What You Need to Know About Younger-Onset Alzheimer's
June Is Alzheimer's Awareness Month
Alzheimer's disease and other forms of dementia affect 50 million people around the world1. Although memory loss and dementia are commonly assumed to be diseases that only affect older people, younger people can develop Alzheimer's disease.
When a person under the age of 65 develops Alzheimer's, it's known as early- or younger-onset. Around 200,000 people who have Alzheimer's in the U.S. have the early or younger-onset form of the disease2. Since doctors often aren't looking for Alzheimer's disease in people who might be in their 30s, 40s, or 50s, getting an accurate diagnosis can be complicated. Knowing what signs to look for can help you or your loved one get diagnosed more quickly.
What Are the Signs of Early-Onset Alzheimer's Disease?
The signs and symptoms of early-onset Alzheimer's disease are very similar to the signs of other types of dementia You might experience memory problems or feel confused in certain situations. A few common symptoms of the disease include:
● Forgetting things easily, such as information you recently learned.
● Having to ask for the same information over and over again.
● Difficulty coming up with the right word to use.
● Difficulty following a conversation.
● Difficulty keeping track of your bills and payments.
● Difficulty with basic problem-solving or with following a set of directions, such as a recipe.
● Losing track of the day or month.
● Losing track of where you are, being somewhere but feeling unsure how you got there.
● Misplacing items and being unable to find them again.
● A change in depth perception or vision.
● Changes in your personality or overall mood.
Early-onset Alzheimer's has multiple stages—early, middle, and late. Symptoms and signs are generally milder in the early stage and more pronounced in the late stage. If Alzheimer's disease advances, symptoms can include:
● Severe memory loss or confusion.
● Severe behavioral changes or mood swings.
● Feeling suspicious about loved ones.
● Difficulty walking, talking, or swallowing.
What Can You Do If You Think You Have Signs of Early-Onset Alzheimer's Disease?
Getting an accurate diagnosis is crucial, no matter how old you or your loved one is when the symptoms of Alzheimer's begin. Being aware of the fact that the disease can affect younger people, in some cases, even people in their 30s, can be the first step toward getting a correct diagnosis.
Diagnosing early-onset Alzheimer's lets you rule out other possible causes of your symptoms, such as stress or other types of dementia. While there's no one single test that will definitely tell you that you have the disease, a doctor who specializes in Alzheimer's can make an accurate diagnosis by noting a few things.
First, they will evaluate your symptoms and ask you for more details. You might have to take a few memory tests or other types of mental-skill tests or problem-solving tests. Your doctor might take images of the brain to see if there is damage to the tissue.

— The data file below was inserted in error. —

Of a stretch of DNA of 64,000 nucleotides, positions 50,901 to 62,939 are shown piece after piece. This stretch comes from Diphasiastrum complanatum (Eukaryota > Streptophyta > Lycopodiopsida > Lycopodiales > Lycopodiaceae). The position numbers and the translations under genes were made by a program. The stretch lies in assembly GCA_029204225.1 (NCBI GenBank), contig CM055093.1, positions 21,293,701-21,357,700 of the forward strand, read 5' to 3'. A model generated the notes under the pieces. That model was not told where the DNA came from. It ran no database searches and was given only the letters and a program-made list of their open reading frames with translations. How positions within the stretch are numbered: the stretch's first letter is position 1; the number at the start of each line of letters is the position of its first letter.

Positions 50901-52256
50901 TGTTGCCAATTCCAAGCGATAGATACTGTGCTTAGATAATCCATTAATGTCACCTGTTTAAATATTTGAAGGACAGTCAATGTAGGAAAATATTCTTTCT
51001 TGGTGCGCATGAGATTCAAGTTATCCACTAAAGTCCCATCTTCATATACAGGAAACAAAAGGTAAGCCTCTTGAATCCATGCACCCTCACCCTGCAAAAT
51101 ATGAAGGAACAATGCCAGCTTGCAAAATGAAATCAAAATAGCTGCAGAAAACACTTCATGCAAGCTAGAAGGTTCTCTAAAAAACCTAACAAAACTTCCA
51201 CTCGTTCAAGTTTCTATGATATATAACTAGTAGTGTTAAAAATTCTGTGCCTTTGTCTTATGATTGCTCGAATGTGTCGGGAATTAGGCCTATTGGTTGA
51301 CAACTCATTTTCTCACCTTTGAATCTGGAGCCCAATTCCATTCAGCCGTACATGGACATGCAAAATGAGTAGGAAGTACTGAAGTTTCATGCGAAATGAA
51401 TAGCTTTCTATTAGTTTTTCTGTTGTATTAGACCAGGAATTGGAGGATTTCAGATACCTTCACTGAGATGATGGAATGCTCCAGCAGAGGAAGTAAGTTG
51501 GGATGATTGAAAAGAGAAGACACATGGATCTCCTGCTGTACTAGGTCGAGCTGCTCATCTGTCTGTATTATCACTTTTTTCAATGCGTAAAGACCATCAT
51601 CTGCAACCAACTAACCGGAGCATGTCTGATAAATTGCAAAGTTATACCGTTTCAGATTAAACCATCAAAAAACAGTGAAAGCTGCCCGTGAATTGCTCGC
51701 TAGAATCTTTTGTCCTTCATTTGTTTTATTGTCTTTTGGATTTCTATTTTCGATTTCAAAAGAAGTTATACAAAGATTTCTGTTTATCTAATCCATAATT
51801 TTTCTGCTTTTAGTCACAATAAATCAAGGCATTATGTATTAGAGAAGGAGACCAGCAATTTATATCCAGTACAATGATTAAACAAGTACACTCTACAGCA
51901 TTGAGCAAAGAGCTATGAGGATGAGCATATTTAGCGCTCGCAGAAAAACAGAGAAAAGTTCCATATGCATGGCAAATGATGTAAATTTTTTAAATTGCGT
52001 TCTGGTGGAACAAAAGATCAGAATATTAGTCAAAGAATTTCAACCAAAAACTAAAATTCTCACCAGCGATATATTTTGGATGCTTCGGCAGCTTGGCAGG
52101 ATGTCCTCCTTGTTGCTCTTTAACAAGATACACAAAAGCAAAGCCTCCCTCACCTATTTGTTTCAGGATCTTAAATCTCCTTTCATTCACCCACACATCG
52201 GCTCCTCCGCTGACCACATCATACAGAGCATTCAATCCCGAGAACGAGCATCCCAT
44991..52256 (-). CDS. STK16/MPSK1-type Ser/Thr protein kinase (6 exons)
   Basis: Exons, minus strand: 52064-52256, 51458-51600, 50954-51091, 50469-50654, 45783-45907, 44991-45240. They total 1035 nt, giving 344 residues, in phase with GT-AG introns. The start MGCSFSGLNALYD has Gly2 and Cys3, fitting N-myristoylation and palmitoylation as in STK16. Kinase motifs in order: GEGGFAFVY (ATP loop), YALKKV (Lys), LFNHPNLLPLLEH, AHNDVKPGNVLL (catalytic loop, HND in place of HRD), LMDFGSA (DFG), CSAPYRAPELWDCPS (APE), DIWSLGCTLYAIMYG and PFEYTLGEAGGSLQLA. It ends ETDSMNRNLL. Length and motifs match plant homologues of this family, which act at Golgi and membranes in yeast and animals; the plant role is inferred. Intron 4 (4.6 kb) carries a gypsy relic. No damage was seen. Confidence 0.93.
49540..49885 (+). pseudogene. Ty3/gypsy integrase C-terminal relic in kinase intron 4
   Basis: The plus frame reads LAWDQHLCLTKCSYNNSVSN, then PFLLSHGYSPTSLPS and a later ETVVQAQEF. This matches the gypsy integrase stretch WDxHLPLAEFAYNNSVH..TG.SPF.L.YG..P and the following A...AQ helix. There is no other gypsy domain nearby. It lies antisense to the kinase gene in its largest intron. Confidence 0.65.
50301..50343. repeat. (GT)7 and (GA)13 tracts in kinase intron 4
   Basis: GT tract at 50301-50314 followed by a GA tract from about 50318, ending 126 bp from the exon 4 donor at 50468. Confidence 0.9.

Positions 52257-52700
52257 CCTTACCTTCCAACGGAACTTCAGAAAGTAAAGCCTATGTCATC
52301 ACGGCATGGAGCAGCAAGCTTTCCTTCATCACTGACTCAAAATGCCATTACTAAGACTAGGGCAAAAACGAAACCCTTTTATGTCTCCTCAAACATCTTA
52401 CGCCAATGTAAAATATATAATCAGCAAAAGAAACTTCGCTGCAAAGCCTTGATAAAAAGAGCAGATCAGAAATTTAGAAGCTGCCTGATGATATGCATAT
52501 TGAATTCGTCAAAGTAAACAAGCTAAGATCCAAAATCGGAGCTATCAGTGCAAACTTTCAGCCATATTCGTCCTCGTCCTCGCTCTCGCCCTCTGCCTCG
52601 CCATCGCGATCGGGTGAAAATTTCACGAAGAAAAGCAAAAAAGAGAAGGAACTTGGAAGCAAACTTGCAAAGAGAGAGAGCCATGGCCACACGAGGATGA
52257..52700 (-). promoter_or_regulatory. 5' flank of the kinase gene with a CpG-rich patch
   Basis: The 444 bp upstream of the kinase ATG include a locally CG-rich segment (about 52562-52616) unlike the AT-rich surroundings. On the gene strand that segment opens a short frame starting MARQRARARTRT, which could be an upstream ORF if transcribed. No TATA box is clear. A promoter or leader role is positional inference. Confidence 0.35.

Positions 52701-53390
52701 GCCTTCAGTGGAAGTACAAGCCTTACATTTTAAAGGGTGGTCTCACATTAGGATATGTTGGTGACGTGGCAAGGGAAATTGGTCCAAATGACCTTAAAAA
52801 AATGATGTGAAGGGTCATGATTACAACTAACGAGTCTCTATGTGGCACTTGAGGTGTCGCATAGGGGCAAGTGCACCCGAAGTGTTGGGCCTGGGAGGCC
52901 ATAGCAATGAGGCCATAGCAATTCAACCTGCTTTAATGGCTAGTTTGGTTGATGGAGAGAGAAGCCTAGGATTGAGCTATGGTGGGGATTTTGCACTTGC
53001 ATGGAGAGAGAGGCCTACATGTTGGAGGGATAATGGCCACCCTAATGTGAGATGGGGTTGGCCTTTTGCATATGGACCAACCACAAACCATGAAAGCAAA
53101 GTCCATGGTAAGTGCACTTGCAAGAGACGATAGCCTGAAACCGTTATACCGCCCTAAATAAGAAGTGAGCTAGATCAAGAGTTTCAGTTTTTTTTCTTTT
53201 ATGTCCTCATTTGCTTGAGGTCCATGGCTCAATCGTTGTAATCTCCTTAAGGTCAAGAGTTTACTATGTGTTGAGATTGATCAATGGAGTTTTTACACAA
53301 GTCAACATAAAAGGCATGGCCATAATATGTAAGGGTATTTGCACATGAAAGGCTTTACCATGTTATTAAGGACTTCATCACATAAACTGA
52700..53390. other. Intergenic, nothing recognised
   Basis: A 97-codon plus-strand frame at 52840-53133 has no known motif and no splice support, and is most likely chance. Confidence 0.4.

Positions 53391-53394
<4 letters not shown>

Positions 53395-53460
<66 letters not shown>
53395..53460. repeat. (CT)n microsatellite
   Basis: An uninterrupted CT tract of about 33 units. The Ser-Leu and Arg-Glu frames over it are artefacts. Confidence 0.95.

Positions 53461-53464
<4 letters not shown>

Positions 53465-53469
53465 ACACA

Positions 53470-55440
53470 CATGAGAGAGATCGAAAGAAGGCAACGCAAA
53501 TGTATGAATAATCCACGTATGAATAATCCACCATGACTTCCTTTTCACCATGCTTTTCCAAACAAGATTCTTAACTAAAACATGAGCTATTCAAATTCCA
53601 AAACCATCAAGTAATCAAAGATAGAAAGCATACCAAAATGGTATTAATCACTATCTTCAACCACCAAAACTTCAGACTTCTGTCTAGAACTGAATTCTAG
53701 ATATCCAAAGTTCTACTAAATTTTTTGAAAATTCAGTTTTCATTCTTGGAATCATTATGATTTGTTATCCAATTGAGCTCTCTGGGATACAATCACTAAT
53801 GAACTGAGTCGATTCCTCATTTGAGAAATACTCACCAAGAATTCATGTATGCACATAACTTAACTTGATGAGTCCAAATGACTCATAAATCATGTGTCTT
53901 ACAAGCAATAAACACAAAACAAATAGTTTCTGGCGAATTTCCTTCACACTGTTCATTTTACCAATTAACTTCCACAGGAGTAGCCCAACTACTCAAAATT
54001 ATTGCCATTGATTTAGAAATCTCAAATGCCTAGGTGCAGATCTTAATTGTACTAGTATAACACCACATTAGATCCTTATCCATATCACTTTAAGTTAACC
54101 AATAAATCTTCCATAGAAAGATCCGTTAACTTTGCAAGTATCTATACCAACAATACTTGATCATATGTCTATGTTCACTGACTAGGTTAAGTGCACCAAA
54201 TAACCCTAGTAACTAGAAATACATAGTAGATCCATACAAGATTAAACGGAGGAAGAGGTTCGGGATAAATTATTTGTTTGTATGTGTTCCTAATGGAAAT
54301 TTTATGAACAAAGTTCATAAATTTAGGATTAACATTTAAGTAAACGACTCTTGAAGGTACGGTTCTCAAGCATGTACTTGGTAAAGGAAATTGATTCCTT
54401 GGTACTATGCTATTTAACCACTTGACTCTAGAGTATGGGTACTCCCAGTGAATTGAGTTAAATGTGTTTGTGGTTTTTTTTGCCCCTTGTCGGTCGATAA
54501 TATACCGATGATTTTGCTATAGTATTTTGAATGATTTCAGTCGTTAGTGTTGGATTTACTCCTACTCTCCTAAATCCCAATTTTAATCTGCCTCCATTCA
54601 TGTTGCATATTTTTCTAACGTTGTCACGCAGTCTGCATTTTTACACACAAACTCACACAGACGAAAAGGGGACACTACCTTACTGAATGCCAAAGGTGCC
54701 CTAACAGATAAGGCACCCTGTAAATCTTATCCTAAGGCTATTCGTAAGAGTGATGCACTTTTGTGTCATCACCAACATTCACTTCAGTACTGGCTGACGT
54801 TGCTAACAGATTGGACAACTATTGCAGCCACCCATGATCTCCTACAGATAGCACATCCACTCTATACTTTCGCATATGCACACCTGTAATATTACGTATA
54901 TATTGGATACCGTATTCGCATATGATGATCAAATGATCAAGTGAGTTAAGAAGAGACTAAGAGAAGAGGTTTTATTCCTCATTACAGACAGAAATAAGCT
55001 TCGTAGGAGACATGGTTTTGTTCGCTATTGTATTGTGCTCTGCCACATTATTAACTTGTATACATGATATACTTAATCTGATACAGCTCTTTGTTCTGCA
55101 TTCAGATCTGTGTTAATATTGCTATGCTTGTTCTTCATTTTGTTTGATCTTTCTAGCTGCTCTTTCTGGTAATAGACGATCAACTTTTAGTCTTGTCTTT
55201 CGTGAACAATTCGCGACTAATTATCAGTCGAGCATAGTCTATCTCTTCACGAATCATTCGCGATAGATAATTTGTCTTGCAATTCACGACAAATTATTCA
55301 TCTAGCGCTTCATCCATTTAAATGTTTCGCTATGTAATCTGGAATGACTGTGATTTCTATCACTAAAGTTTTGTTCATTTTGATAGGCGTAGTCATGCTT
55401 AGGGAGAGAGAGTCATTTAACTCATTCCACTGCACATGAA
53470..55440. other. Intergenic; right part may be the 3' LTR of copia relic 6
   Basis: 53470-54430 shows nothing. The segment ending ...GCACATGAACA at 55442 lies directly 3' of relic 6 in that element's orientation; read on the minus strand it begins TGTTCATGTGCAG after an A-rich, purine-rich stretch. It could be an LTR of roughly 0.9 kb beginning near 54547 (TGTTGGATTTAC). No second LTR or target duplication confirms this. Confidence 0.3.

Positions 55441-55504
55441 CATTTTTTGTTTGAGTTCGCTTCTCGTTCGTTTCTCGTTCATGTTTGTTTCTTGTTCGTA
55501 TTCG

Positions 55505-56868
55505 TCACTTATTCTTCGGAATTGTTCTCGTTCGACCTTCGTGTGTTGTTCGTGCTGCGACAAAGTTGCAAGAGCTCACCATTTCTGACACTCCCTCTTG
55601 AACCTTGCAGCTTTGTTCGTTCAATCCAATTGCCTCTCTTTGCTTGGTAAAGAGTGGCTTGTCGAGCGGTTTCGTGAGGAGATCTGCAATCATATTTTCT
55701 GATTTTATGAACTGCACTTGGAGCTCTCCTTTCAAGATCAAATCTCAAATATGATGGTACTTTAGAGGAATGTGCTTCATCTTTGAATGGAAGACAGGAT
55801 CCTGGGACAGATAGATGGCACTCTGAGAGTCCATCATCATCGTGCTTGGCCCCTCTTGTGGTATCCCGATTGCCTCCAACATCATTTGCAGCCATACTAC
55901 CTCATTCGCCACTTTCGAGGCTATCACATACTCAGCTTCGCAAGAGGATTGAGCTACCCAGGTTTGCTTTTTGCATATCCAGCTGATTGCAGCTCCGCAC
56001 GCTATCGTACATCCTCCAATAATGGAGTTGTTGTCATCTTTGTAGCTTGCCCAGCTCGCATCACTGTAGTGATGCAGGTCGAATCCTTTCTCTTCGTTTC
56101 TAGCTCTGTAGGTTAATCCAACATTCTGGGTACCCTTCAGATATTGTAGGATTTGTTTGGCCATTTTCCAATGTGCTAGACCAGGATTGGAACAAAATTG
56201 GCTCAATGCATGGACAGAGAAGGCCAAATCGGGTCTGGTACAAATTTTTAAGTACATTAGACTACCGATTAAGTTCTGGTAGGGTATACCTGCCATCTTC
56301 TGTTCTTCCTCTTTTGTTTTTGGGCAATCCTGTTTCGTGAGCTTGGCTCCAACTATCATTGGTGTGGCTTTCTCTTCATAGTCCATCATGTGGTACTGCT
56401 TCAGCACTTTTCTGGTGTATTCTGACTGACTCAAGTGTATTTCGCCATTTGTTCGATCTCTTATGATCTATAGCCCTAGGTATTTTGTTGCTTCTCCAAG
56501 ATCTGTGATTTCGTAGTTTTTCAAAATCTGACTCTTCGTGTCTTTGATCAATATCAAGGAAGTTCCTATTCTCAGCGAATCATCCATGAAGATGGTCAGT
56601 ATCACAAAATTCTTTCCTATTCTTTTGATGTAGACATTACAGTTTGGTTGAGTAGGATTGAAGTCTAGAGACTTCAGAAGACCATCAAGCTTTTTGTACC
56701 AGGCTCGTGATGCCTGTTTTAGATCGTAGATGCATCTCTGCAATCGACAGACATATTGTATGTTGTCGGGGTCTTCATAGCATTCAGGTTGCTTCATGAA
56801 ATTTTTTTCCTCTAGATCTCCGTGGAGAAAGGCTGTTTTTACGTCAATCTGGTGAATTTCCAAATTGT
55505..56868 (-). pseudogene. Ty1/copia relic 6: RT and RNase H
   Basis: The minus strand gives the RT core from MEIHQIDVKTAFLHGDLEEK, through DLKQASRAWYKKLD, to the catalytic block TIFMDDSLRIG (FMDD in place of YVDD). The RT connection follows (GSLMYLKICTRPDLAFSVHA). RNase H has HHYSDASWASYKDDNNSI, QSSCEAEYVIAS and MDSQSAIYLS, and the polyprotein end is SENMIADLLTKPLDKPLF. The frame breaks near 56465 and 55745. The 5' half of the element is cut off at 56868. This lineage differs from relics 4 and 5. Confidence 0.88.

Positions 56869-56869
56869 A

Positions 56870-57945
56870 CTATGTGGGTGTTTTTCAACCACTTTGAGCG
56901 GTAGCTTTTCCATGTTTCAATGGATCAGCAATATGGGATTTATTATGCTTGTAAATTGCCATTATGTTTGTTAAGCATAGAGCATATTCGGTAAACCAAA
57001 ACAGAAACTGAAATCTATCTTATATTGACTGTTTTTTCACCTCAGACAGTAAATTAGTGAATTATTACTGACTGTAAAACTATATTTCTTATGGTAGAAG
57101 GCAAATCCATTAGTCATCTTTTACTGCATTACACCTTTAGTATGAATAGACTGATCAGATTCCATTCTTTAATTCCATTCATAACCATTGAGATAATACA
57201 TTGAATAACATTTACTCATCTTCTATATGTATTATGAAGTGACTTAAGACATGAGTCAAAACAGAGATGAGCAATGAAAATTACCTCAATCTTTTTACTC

Once you have a diagnosis, you can begin to make plans for treating the disease and for coping with it. There are some concerns that might affect younger patients with Alzheimer's more than older patients. For example, if you still have young children at home, you might need to think of ways to make sure they have adequate care. If you are the sole breadwinner in your family, you might need to come up with a plan to continue to support your loved ones financially if you should become unable to work.
What Are the Treatment Options for Early-Onset Alzheimer's Disease?
An accurate diagnosis will help you get started on treatment for Alzheimer's sooner. While there isn't a cure for the disease yet, there are medications available that can help you manage your symptoms. Some people find that exercise, controlling other chronic conditions such as diabetes, and participating in cognitive training can also help with symptoms.
What Can You Do to Cope With Early-Onset Alzheimer's Disease?
No matter how old or young you are, a diagnosis of Alzheimer's disease is upsetting. You might consider joining a support group for people with early-onset Alzheimer's disease. Your family members might join a group for loved ones of Alzheimer's patients.
If possible, it's a good idea to start to make a plan for the future, before the disease progresses. If you are still working, you might want to discuss a succession plan with your employer, so that there is someone available to take on your tasks and responsibilities when you leave work. It's also a good idea to have a financial plan in place so that you know how you will pay for your living costs when you are no longer working.
You might not be expecting a diagnosis of Alzheimer's when you're still in the prime of life. But understanding that younger people can develop it and knowing what to look for will help you get a swift diagnosis so that you can carry on with life as usual for as long as possible.
1. June Is Alzheimer's and Brain Awareness Month, Alzheimer's Association, https://www.alz.org/abam/overview.asp
2. Younger/Early-Onset Alzheimer's, Alzheimer's Association, https://www.alz.org/alzheimers-dementia/what-is-alzheimers/younger-early-onset
3. Early-Onset Alzheimer's Disease, Johns Hopkins, https://www.hopkinsmedicine.org/health/conditions-and-diseases/alzheimers-disease/earlyonset-alzheimer-disease
4. Young-Onset Alzheimer's Disease, Mayo Clinic, https://www.mayoclinic.org/diseases-conditions/alzheimers-disease/in-depth/alzheimers/art-20048356
5. If You Have Younger-Onset Alzheimer's Disease, Alzheimer's Association, https://www.alz.org/help-support/i-have-alz/younger-onset